The raiders captured Christians to take back to Africa for sale as slaves.  Though coastal inhabitants in Italy were most at risk, raiders also penetrated into Greece, the Balkans, France, and even into the Alps.  In 889, Muslim pirates arrived in the Gulf of St Tropez in Provence.  On a plateau a few miles inland they occupied the fortress of Frexinet.  From there they, at times, occupied the Alpine passes to Italy, and the towns of Grenoble, Nice, and Toulon, until being expelled in 973.

The Vikings were next to appear on the scene.  Their first appearance outside their native homelands in Norway, Sweden and Denmark, was in 793 when they descended on the island of Lindesfarne, off the coast of Northumberland in the north of England, looting its holy monastery, and killing its inhabitants.  One English chronicler of the time wrote "Never before in Britain has such a terror appeared".

More than a century of terror followed.  The light and versatile Viking sailing ships allowed the raiders to appear out of nowhere.  Their boats not only roamed the oceans but were able to penetrate far upriver and threaten inland cities.  All of the British isles were under constant attack and Vikings conquered large parts of England, Scotland, and Ireland.

France was frequently attacked with violent assaults far up both the Loire and Seine Rivers.  During the 9th century, Paris was twice subjected to siege which was only lifted upon hefty ransom payments by the French king.  Finally, in 911 Viking raiders captured Normandy, creating a permanent base from which England and Sicily would be conquered in the following century.

The Iberian peninsula, both Christian and Moslem ruled was also a target with Lisbon and Cadiz the subject of attacks, as was Italy where Pisa was sacked and Florence threatened.

In Eastern Europe, the Vikings penetrated the Russian river network and created the state of Rus, based in Kiev.  The Rus rulers carried out a lively trade with the Islamic Caliphate, sending Slavic slaves and furs south in return for finished goods and luxuries from Moslem lands.

The last of the threats to materialize was that of the Magyars, who are better known today as the Hungarians.  The Magyars originated as a nomadic tribe from the great Asia steppes that stretch from the Dnieper River to the borders of China.  Sometime around the 4th or 5th centuries AD they migrated west of the Ural Mountains to the area of the Volga River, becoming subjects of the Khazar Khanate.  In the early 9th century they began moving further west under pressure from attacks by other nomads.

Around 860 they began raiding across the Carpathian mountains into Hungary and in 895, under their leader Arpad, began a full-fledged invasion of the Carpathian basin on both sides of the Danube.  Superb mounted archers their tactics overwhelmed slow moving and more heavily armored opponents and they soon established their own state, from which they began raiding more deeply into Europe.  Until 955 they had an consistent record of success, destroying or evading forces sent to oppose them. 

The Magyars penetrated Austria, Bavaria, Silesia, Burgundy, Alsace, and Provence.  They ventured deep into Italy, reaching Apulia in the peninsula's heel, and, as noted above, even venturing into the Caliphate of Cordoba. In the East, the Balkans were easy prey and the horsemen even reached the suburbs of Constantinople.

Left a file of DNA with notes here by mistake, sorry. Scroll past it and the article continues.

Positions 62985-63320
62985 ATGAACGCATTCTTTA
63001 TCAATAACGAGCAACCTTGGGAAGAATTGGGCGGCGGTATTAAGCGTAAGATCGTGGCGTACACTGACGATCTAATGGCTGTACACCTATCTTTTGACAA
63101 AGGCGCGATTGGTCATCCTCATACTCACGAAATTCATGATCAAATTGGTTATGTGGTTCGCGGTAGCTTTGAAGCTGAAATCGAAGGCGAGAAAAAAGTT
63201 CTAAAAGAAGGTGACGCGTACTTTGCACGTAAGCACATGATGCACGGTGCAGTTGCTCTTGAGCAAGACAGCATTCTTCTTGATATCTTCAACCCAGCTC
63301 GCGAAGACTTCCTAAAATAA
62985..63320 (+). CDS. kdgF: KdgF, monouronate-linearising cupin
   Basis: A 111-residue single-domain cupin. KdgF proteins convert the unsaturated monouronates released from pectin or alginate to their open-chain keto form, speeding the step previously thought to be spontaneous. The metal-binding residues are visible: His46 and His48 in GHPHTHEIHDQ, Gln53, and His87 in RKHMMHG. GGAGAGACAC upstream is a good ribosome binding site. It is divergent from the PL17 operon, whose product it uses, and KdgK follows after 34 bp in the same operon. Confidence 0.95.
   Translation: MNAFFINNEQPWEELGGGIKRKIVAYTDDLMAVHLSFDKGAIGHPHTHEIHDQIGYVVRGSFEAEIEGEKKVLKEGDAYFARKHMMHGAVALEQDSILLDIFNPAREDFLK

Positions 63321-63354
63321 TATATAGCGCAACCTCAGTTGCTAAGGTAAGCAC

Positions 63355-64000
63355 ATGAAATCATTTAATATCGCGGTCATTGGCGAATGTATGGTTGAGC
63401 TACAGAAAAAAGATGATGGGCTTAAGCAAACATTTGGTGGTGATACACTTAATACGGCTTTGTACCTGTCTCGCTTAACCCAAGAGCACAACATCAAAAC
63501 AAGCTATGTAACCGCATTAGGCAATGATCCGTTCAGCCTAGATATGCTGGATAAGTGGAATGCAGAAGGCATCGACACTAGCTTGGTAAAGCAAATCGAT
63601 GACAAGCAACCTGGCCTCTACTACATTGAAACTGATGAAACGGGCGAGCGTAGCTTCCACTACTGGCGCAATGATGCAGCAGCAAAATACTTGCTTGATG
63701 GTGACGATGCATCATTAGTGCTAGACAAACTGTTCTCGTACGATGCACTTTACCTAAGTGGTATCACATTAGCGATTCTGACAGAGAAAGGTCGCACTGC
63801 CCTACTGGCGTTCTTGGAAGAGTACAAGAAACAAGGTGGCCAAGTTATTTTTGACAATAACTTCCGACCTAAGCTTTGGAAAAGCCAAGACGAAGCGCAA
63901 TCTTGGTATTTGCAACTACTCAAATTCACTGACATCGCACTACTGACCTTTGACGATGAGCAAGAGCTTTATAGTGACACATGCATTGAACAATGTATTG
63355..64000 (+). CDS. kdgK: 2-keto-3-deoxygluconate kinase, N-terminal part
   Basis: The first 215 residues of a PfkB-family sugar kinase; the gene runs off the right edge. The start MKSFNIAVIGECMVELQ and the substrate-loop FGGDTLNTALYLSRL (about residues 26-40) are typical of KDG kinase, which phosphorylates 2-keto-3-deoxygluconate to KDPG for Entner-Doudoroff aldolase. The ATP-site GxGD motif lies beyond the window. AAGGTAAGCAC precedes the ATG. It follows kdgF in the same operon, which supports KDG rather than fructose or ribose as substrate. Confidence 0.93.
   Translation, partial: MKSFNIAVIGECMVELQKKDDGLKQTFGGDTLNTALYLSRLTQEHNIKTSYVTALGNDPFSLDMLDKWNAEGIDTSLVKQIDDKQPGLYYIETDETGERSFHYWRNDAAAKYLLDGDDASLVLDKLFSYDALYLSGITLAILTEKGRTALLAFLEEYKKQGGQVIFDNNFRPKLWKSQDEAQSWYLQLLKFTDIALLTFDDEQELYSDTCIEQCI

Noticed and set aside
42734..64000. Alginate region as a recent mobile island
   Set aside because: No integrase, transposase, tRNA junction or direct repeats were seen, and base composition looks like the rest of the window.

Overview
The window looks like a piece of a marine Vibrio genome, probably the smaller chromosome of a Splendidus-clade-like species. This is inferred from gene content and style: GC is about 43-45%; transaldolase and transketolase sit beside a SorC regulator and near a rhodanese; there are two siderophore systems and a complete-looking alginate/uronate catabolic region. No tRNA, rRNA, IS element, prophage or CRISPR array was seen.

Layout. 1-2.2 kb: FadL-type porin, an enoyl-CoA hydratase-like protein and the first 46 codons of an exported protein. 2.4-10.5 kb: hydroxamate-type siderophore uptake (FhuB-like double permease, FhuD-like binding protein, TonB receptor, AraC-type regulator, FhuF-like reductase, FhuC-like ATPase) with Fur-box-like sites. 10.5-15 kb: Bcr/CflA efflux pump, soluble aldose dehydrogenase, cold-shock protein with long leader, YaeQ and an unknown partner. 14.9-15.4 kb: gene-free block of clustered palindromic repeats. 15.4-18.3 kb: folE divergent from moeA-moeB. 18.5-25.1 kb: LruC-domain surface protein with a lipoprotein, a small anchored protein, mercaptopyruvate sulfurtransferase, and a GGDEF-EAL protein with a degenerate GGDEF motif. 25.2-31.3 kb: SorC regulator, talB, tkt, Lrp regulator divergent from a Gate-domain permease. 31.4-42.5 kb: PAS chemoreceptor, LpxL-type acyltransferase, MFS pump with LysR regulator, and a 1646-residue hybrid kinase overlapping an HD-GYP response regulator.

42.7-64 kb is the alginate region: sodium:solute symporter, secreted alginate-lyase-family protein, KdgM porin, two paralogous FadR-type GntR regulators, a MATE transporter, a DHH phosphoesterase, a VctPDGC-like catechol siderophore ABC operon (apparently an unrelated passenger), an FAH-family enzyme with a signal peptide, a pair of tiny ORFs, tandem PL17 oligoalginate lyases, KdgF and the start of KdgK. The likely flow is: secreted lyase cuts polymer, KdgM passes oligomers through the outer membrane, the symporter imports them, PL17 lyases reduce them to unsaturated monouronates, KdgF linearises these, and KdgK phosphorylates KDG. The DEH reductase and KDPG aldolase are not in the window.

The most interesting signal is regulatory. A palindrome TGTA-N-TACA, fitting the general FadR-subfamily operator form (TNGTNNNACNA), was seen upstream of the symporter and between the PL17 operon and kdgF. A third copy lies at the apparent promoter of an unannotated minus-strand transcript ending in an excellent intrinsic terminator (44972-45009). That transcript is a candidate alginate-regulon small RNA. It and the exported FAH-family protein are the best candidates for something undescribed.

It was Otto the Great, King of East Francia, who finally and decisively halted the Magyar raids in the west when he defeated the nomads at the battle of Lechfeld in Bavaria during August 955.  Confined to the Hungarian plain and Transylvania, the Magyars began building a more stable, and less threatening state.  Coverting to Christianity by the end of the century, the Pope recognized Stephen I (later St Stephen) as the first King of Hungary in 1001.

The Magyar raids

Friday, June 22, 2018

Carpool Karoake With Paul McCartney

James Corden visits Liverpool with Paul McCartney.  Corden's carpool karoake series is always great fun but this one is really special.  Worth watching the entire 23 minutes.

Monday, June 11, 2018

The Young Man's Working Life

A couple of the bloggers I regularly read recently posted on the jobs they've worked over their lives which prompts this post.

From the time I was about 10 or 11 years old through the spring of my senior year in high school (1969) I worked at the family store in the Noroton Heights section of Darien, CT, owned by my uncle and my dad.  Founded by my grandfather Louis in 1923, my Uncle Bill, ten years older than my Dad, took over running Stoler's in 1933, after Louis' sudden death via heart attack.  That year my then 13-year old father took on the job of delivering newspapers across Darien in the mornings before he went to school.

My first work experience was going in with my father early on Sunday mornings to help him and the crew assemble and deliver the New York papers.  It was a thrill for a young boy to get up at 4am on Sunday and go with his dad to the store.  The Sunday papers were the largest editions of the week with many inserts and sections that were delivered to newsdealers separately and then assembled for delivery and to sale at the store.  In particular, the New York Times was a bear to put together, and we had hundreds to assemble as Stoler's at that time had the home delivery rights for the New York papers for the entire town of Darien.